RoboCop is a really good film with themes such as media influence, gentrification, corruption, authoritarianism, greed, privatization, capitalism, identity, dystopia, and human nature. According to Roger Ebert:
There is a moment early in “RoboCop” when a robot runs amok. It has been programmed to warn a criminal to drop his gun, and then to shoot him if he does not comply. The robot, an ugly and ungainly machine, is wheeled into a board meeting of the company that hopes to make millions by retailing it. A junior executive is chosen to pull a gun on the machine. The warning is issued. The exec drops his gun. The robot repeats the warning, counts to five, and shoots the guy dead.
This is a very funny scene. (Whether it was even funnier before the MPAA Code and Ratings Administration requested trims in it is, I suppose, a moot point.) It is funny in the same way that the assembly line in Chaplin’s “Modern Times” is funny – because there is something hilarious about logic applied to a situation where it is not relevant.
Because the scene surprises us in a movie that seemed to be developing into a serious thriller, it puts us off guard. We’re no longer quite sure where “RoboCop” is going, and that’s one of the movie’s best qualities.
The film takes place at an unspecified time in the future in Detroit, a city where gang terror rules. There has been a series of brutal cop killings. A big corporation wants to market the robot cops to stamp out crime, but the demonstrator model obviously is not up to the job.
A junior scientist thinks he knows a better way to make a policeman, by combining robotics with a human brain. And he gets his chance when a hero cop (Peter Weller) is killed in the line of duty. Well, not quite killed. Something remains, and around that human core the first “robocop” is constructed – a half-man, half-machine that operates with perfect logic except for the shreds of human spontaneity and intuition that may be lurking somewhere in the background of its memory.
Nancy Allen co-stars in the movie as a woman cop who was Weller’s partner before he was shot. She recognizes something familiar about the robocop, and eventually realizes what it is: Inside that suit of steel, it’s her old partner, Weller. It actually shouldn’t have taken her long to figure that out, since Weller’s original nose, mouth, chin and jaw are visible. His inventor apparently agrees with Batman and Robin that if you can’t see the eyes of someone you know, you’ll never recognize them.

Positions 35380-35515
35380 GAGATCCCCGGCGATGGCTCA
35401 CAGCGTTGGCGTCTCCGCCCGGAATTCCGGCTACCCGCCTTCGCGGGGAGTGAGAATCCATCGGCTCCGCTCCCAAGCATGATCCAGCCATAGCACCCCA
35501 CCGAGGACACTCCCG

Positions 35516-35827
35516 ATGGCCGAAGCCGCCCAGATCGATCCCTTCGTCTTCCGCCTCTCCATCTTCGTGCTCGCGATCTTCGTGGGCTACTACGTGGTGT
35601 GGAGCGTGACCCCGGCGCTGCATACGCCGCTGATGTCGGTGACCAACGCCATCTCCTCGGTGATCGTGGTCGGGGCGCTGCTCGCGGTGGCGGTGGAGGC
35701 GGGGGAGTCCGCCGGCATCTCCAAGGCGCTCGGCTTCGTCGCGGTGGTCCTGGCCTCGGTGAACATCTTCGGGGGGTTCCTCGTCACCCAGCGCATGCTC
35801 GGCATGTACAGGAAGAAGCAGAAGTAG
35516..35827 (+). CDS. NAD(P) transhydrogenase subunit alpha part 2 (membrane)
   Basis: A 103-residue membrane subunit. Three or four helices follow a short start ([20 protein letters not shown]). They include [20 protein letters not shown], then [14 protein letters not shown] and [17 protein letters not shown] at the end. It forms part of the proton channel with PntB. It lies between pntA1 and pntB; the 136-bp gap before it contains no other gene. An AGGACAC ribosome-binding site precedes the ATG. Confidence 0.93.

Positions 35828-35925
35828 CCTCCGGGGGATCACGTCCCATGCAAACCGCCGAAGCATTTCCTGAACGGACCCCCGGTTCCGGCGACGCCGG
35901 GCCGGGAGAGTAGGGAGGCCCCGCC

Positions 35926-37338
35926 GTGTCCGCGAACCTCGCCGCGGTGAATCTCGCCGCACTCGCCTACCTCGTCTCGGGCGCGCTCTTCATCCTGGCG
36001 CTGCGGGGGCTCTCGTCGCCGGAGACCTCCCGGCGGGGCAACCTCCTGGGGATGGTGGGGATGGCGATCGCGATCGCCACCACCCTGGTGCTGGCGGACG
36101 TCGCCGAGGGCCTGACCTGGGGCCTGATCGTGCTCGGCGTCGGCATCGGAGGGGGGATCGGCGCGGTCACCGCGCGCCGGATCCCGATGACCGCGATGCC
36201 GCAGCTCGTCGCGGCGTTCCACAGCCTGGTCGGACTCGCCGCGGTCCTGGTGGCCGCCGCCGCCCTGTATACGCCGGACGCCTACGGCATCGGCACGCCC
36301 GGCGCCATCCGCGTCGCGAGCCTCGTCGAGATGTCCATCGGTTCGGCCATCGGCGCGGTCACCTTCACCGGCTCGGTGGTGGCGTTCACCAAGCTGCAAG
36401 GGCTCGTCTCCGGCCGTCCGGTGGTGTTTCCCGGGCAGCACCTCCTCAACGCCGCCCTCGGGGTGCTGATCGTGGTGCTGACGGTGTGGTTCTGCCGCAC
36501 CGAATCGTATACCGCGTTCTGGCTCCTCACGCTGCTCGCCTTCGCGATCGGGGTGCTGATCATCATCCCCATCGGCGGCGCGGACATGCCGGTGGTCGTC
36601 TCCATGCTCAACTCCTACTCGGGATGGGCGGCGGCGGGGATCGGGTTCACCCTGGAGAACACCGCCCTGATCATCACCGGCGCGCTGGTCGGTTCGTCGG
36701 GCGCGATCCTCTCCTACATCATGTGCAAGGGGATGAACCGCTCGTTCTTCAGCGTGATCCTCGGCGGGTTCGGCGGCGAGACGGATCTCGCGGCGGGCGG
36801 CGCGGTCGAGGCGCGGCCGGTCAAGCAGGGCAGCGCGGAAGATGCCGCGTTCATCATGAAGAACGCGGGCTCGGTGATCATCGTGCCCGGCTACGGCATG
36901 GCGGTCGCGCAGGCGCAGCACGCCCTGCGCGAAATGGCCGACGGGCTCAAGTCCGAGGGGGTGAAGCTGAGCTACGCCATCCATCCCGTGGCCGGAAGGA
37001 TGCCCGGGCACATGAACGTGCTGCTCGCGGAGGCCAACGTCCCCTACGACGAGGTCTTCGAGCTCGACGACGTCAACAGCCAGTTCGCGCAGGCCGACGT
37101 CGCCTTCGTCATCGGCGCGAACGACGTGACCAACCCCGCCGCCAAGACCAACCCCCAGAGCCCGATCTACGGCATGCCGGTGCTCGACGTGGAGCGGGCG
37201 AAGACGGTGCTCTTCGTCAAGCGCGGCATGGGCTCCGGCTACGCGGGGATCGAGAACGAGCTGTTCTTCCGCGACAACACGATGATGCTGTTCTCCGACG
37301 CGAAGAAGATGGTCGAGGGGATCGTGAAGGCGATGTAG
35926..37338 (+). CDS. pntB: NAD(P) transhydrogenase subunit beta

The broad outline of the plot develops along more or less standard thriller lines. But this is not a standard thriller. The director is Paul Verhoeven, the gifted Dutch filmmaker whose earlier credits include “Soldier of Orange” and “The Fourth Man.” His movies are not easily categorized. There is comedy in this movie, even slapstick comedy. There is romance. There is a certain amount of philosophy, centering on the question, What is a man? And there is pointed social satire, too, as the robocop takes on some of the attributes and some of the popular following of a Bernhard Goetz.
Oddly enough, a lot of the robocop’s personality is expressed by his voice, which is a mechanical monotone. Machines and robots have spoken like this for years in the movies, and now life is beginning to copy them; I was in the Atlanta airport a few weeks ago, boarding the shuttle train to the terminal, and the train started talking just like robocop, in an uninflected monotone. (“Your-attention-please-the-doors-are-about-to-close.”)
I laughed. No one else did. Since the recorded message obviously could have been recorded in a normal human voice, the purpose of the robotic audio style was clear: to make the commands seem to emanate from a pre-programmed authority that could not be appealed to. In “RoboCop,” Verhoeven and Weller get a lot of mileage out of the conflict between that utterly assured voice and the increasingly confused being behind it.
Considering that he spends much of the movie hidden behind one kind of makeup device or another, Weller does an impressive job of creating sympathy for his character. He is more “human,” indeed, when he is a robocop than earlier in the movie, when he’s an ordinary human being. His plight is appealing, and Nancy Allen is effective as the determined partner who wants to find out what really happened to him.
Most thriller and special-effects movies come right off the assembly line. You can call out every development in advance, and usually be right. “RoboCop” is a thriller with a difference.